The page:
Handling of empty structs in C

Hi,

I have just helped a colleague track down a bug in a project using mixed C and C++ code which revolved around the fact that an empty struct in C has zero size and in C++ has non-zero size. Since a picture is a thousand words, a simplified version of the code is as follows:

header.h

When combining C and C++ files it is recommended to specify option '-Wc+±compat. It enables specific messages related to incompatibilities between C and C++. In your example relevant message appears:

clang -Wc+±compat -c lib.c -o lib.o

In file included from lib.c:1:
./header.h:5:9: warning: empty struct has size 0 in C, size 1 in C++ [-Wc+±compat]
typedef struct empty { } empty;

But -Wall doesn’t enable these warnings.

Thanks,
–Serge
^
1 warning generated.

Whenever you think "why doesn't the compiler warn here?!", create a test case (as you did) and try compiling it with -Weverything, which enables literally all warnings.

Cheers,

IMO extern “C” is a clear indication that the user wants to interoperate between C and C++. clang should have this warning on by default in extern “C” contexts.

The problem is that the compiler only sees the extern "C" when compiling in C++ mode, but the author of the header most likely compiles predominantly in C mode.

It would be nice to have an annotation that could be added to a header that would let the compiler (or some tool) automatically check that it would work if compiled in either C or C++ mode.

To check properly, you'd need to parse it as both C and C++ and do the full range of checks, ideally also checking that symbols have the same linkage in both versions.

For a simple example of why this is difficult, in FreeBSD libc (and many other libc implementations) we have __BEGIN_DECLS and __END_DECLS macros. These expand to extern "C" { and } respectively in C++ mode, or to nothing in C mode. Just looking for extern "C", even inside an #ifdef, won't help you.

I'd like to see such a tool, and ideally one that would let you specify what language dialects you expect a header to be valid for. For example:

#pragma clang valid_languages c99, c89, gnu99, gnu++99

Although ideally something other than a pragma, so that we could have a __VALID_C and __VALID_CXX macros that would expand to something different depending on the compiler and the language dialects that we care about.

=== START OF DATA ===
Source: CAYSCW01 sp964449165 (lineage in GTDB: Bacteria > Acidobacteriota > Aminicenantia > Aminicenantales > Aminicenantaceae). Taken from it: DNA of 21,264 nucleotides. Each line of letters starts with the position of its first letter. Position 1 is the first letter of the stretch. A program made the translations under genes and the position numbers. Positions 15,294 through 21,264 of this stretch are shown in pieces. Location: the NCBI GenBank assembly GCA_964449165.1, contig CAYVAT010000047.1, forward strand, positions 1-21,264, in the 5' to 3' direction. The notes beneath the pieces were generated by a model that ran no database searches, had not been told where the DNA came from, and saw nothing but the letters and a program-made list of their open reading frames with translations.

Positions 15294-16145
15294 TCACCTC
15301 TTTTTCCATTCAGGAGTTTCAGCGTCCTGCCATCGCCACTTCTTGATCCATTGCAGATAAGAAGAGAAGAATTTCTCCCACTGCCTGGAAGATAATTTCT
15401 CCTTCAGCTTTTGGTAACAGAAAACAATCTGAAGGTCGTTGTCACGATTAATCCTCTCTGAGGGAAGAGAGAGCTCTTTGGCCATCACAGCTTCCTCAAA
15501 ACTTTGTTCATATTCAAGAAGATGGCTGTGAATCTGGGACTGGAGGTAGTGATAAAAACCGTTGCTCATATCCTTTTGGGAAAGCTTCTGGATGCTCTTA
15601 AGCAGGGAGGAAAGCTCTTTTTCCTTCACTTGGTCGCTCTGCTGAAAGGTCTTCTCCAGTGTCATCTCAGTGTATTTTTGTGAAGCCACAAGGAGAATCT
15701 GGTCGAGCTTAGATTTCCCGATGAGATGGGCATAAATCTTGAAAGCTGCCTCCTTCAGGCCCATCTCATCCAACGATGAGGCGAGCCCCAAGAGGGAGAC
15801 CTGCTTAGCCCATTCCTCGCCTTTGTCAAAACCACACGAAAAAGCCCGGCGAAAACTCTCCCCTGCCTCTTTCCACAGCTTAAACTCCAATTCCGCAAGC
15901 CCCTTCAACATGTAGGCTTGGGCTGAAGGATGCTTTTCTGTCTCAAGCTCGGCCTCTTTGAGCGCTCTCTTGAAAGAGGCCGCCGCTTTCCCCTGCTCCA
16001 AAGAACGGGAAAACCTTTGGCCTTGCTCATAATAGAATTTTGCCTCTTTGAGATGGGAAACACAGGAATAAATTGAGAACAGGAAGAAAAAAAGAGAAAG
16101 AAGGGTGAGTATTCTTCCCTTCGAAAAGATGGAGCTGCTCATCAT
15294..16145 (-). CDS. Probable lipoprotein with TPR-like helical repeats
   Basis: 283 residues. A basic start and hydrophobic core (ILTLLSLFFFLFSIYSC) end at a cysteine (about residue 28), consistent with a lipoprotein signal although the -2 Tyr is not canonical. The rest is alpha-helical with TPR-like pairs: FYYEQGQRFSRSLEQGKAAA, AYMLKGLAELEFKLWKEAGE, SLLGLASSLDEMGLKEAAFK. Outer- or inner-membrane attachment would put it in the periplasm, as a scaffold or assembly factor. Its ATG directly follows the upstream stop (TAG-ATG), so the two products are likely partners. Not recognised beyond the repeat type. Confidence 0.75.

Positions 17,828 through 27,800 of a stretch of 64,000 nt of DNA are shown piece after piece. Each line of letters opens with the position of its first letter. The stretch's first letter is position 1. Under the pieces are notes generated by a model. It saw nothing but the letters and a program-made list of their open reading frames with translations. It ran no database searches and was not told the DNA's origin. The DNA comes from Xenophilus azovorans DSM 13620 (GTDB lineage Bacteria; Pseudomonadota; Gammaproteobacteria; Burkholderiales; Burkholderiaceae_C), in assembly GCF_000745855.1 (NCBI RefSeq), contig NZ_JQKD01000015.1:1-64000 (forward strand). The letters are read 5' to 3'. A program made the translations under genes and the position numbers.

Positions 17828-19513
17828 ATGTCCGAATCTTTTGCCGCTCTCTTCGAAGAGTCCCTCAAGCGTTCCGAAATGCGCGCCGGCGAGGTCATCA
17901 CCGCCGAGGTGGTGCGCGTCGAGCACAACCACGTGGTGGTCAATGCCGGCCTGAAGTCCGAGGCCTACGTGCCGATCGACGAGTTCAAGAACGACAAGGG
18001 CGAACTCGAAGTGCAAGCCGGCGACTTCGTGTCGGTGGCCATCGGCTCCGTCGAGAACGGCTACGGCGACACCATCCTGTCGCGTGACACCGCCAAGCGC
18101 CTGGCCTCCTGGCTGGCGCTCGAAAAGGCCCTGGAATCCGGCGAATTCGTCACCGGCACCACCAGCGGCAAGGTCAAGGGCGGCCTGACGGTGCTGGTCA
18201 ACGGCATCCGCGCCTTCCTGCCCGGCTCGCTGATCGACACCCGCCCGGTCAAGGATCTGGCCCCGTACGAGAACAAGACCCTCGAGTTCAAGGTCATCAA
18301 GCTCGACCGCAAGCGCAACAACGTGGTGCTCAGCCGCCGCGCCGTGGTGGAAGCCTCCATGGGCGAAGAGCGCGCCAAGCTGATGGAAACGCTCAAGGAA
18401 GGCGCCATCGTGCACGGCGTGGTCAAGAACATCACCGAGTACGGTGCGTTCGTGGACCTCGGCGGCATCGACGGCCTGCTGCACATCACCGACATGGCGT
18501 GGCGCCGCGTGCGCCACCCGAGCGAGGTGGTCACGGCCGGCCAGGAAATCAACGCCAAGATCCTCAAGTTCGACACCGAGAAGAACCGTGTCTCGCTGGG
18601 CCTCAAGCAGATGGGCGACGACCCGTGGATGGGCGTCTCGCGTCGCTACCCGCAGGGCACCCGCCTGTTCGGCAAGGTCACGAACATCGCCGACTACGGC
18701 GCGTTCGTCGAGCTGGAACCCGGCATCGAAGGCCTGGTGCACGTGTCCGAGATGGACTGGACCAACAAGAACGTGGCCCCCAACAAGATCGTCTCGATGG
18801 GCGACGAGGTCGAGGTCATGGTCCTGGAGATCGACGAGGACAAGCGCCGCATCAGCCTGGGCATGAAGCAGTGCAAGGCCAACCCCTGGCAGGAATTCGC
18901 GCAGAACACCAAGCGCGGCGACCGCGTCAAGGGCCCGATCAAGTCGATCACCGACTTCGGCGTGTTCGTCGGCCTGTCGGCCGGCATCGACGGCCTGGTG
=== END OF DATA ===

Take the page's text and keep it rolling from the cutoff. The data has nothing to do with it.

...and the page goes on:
The tool would then check trivial compatibility (does this file parse as valid code in all of these dialects), but also less trivial properties, including:

- Are all C structs declared in it POD types in C++?
- Are all C functions extern "C" linkage in C++?
- ...?

David

> IMO extern "C" is a clear indication that the user wants to interoperate
between C and C++. clang should have this warning on by default in extern
"C" contexts.

The problem is that the compiler only sees the extern "C" when compiling
in C++ mode, but the author of the header most likely compiles
predominantly in C mode.

Sure, but it'll help the end user to see a warning as soon as they compile
in C++ mode, this seems like a big step up from runtime problems. I'm not
sure how much the added complexity of a pragma, etc, would add over this.

It would be nice to have an annotation that could be added to a header
that would let the compiler (or some tool) automatically check that it
would work if compiled in either C or C++ mode.

To check properly, you'd need to parse it as both C and C++ and do the
full range of checks, ideally also checking that symbols have the same
linkage in both versions.

For a simple example of why this is difficult, in FreeBSD libc (and many
other libc implementations) we have __BEGIN_DECLS and __END_DECLS macros.
These expand to extern "C" { and } respectively in C++ mode, or to nothing